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[op-er-too-ni-tee, -tyoo-] /ˌɒp ərˈtu nɪ ti, -ˈtyu-/
noun, plural opportunities.
an appropriate or favorable time or occasion:
Their meeting afforded an opportunity to exchange views.
a situation or condition favorable for attainment of a goal.
a good position, chance, or prospect, as for advancement or success.
1350-1400; Middle English opportunite < Middle French < Latin opportūnitās convenience, fitness, equivalent to opportūn(us) (see opportune) + -itās- -ity Unabridged
Based on the Random House Dictionary, © Random House, Inc. 2015.
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Examples from the web for opportunities
  • How to find work or volunteer opportunities abroad.
  • It is essential, however, to provide a balance of opportunities for students to explore and enrich their lives.
  • The firm raised private capital as opportunities arose, avoiding the need to take public money when markets froze.
  • Judgment as to the acceptability of those costs requires an understanding of environmental opportunities and constraints.
  • Not the weather, not the hiking, not the job opportunities.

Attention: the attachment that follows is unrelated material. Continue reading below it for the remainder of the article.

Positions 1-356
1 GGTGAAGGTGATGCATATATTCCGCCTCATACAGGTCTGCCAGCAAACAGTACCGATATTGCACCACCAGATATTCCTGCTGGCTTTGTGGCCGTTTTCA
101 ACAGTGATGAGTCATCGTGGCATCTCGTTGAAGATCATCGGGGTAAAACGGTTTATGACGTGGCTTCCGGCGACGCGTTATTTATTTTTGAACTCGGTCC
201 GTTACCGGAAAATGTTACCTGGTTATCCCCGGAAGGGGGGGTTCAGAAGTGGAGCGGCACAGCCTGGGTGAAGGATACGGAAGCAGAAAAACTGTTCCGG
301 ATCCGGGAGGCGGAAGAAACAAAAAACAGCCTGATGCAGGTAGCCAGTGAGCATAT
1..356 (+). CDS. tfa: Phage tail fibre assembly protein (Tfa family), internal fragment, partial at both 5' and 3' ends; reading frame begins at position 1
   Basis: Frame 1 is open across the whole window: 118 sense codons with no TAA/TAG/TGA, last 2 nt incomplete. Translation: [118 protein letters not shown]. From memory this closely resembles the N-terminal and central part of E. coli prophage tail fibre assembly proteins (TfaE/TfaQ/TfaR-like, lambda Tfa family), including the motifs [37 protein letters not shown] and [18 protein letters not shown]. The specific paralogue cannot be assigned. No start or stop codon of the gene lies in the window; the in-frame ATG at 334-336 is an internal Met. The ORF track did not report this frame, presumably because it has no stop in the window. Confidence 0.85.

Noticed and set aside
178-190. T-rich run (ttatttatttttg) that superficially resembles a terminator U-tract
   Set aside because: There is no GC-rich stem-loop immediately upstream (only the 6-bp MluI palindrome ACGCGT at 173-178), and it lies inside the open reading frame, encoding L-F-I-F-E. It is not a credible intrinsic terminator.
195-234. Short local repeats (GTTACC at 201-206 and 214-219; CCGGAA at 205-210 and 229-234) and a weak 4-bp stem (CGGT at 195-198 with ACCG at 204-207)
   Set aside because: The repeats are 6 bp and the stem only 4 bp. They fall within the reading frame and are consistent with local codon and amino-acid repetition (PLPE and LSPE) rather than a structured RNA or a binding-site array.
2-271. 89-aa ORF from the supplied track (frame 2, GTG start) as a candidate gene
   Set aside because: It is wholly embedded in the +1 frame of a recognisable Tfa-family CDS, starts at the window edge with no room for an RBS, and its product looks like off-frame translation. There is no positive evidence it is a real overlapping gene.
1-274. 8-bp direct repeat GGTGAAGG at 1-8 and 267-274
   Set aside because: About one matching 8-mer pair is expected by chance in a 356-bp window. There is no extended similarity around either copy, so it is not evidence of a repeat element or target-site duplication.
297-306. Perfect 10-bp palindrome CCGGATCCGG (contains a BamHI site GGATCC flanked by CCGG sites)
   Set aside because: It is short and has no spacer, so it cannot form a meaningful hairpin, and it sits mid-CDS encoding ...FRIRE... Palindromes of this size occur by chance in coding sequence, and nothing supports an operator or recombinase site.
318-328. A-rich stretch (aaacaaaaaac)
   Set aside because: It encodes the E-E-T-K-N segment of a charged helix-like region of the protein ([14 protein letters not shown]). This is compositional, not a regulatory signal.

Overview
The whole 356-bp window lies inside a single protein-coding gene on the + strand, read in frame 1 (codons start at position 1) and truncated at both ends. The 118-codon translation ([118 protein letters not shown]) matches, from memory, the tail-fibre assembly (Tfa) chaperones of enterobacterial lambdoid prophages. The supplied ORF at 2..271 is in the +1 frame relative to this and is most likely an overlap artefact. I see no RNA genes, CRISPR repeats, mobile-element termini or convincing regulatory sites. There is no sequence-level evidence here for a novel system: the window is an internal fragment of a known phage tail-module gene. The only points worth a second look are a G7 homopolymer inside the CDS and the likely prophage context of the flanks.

• Indeed, with all the ways to reach an audience, there have never been more opportunities for artists.
  • At the same time, the futures market offers no new opportunities to stable investors seeking to invest for the long term.
  • opportunities expand even more for workers who earned a bachelor's degree or higher.
  • They set only the broadest of objectives and emphasised seizing unforeseen opportunities as they arose.
  • It's legal and for them it's a livelihood in a region that offers little financial opportunities outside fishing.
British Dictionary definitions for opportunities


noun (pl) -ties
a favourable, appropriate, or advantageous combination of circumstances
a chance or prospect
Collins English Dictionary - Complete & Unabridged 2012 Digital Edition
© William Collins Sons & Co. Ltd. 1979, 1986 © HarperCollins
Publishers 1998, 2000, 2003, 2005, 2006, 2007, 2009, 2012
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Word Origin and History for opportunities



late 14c., from Old French opportunite (13c.) and directly from Latin opportunitatem (nominative opportunitas) "fitness, convenience, suitableness, favorable time," from opportunus (see opportune). Opportunity cost attested from 1911. Expression opportunity knocks but once (at any man's door) attested from 1898.

Online Etymology Dictionary, © 2010 Douglas Harper
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